Windows 11 is finally here, and while it's genuinely pretty great, it's still early days for the new operating system with some kinks to work out – especially when it comes to PC gaming.
Tom's Hardware did a whole load of tests around gaming performance on Windows 11, primarily surrounding two security features: VBS and HVCI. Both involve virtualization, so they're particularly heavy on CPU performance and can cut your gaming PC performance by as much as 8% according to Tom's Hardware's testing.
That's certainly not enough to make your gaming PC suddenly worthless, and in many games it's probably not even enough to notice, but you don't want to sacrifice any performance if you don't have to. Generally, our advice is usually to avoid new versions of Windows for at least the first couple of weeks either way, but even otherwise tech savvy gamers might want to wait.
Luckily, it doesn't seem like these features will be enabled by default when you upgrade your own PC, but it looks like some PC manufacturers are being pushed by Microsoft to enable them.
Is 5-8% really that big a deal?
PC gaming is such a broad and complicated world that it's almost impossible to come up with one value judgement that somehow fits everyone, and even accounting for a performance loss. There are going to be people who are right at that 60 fps threshold in their favorite game, and losing as much as 8% could bump them down into the low 50s.
However, if your gaming PC is already overkill for the games you usually play – I know my RTX 3090 and Ryzen 9 3900X is way more than I'll ever need for Final Fantasy XIV – you may not even notice. I upgraded to Windows 11 mostly because it was a shiny new thing that was shoved in my face as well as securely feeling I have powerful enough hardware that I never really have to worry about not being able to hit that 60 fps threshold - but I know I'm pretty alone in that.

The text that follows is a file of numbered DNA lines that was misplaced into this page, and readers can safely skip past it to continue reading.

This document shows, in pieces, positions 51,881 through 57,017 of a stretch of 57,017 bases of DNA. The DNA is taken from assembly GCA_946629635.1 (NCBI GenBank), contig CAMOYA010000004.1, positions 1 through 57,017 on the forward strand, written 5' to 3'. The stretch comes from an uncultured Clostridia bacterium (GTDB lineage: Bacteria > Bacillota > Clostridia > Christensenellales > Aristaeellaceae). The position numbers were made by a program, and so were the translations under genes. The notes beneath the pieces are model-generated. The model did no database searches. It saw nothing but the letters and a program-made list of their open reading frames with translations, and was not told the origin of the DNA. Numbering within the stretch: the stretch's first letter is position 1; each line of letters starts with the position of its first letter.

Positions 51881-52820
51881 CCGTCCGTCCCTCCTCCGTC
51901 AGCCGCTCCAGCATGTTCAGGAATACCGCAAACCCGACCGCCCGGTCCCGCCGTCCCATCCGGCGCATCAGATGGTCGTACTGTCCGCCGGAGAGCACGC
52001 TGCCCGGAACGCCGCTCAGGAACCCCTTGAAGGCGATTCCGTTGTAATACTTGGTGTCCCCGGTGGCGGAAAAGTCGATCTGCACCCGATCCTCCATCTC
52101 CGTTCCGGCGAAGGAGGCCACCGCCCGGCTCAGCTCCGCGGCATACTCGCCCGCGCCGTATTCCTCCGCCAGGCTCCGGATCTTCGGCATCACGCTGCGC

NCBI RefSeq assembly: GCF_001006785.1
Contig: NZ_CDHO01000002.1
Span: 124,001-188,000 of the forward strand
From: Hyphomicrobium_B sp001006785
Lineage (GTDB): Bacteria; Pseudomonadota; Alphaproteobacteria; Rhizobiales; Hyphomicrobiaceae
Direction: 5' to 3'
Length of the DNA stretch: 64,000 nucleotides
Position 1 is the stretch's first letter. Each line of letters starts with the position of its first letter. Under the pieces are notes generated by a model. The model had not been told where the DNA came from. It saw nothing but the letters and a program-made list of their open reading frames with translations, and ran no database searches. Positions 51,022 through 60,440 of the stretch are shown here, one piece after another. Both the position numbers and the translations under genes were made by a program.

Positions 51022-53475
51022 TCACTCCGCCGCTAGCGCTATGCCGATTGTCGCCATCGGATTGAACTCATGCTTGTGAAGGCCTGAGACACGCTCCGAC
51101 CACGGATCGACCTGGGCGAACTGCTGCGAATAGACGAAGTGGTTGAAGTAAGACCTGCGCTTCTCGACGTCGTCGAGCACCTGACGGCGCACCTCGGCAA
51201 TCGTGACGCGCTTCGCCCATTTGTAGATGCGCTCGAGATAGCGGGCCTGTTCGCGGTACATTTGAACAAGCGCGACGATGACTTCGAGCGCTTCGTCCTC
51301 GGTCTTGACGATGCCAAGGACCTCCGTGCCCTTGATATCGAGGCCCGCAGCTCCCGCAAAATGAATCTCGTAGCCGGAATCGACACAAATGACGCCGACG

Most people don't have that level of PC hardware at their disposal, though. And if you have a system with like an Intel Core i5-9600K, 8GB of RAM and an Nvidia GeForce GTX 1060, that performance loss could be a huge deal.
Over the next few weeks and months, Windows 11 is only going to get more feature-packed and rich, which will make it harder to resist upgrading. At the same time, though, Microsoft will also be working performance optimizations into the operating system as it adds in more features.
Right now, there is only one feature that's a huge deal for gamers and that's DirectStorage, which will bring SSD speeds rivaling the Xbox Series X. That's definitely exciting stuff, but it's not like there are any games even using that yet on PC, so it's not really a reason to jump to upgrade.
Right now, sticking to Windows 10 isn't going to shut you off from playing any upcoming PC game, that I know of at least. And, I don't know how much DirectStorage is even going to be necessary at first anyways.
Because at the end of the day, PC games were supporting Windows 7 and Windows 8 for years into Windows 10's lifespan, and it was only when DirectX 12 came out that it became actually important for PC gamers to upgrade their OS. I can't predict the future right now, but I can assume that it's going to basically go the same way for Windows 11.
Right now you don't have to upgrade and Windows 10 is both faster and more stable – so if all you care about is playing the best PC games without sacrificing frame rate, it's probably best to just stay on the established software for now. After all, it's not going anywhere for quite a while.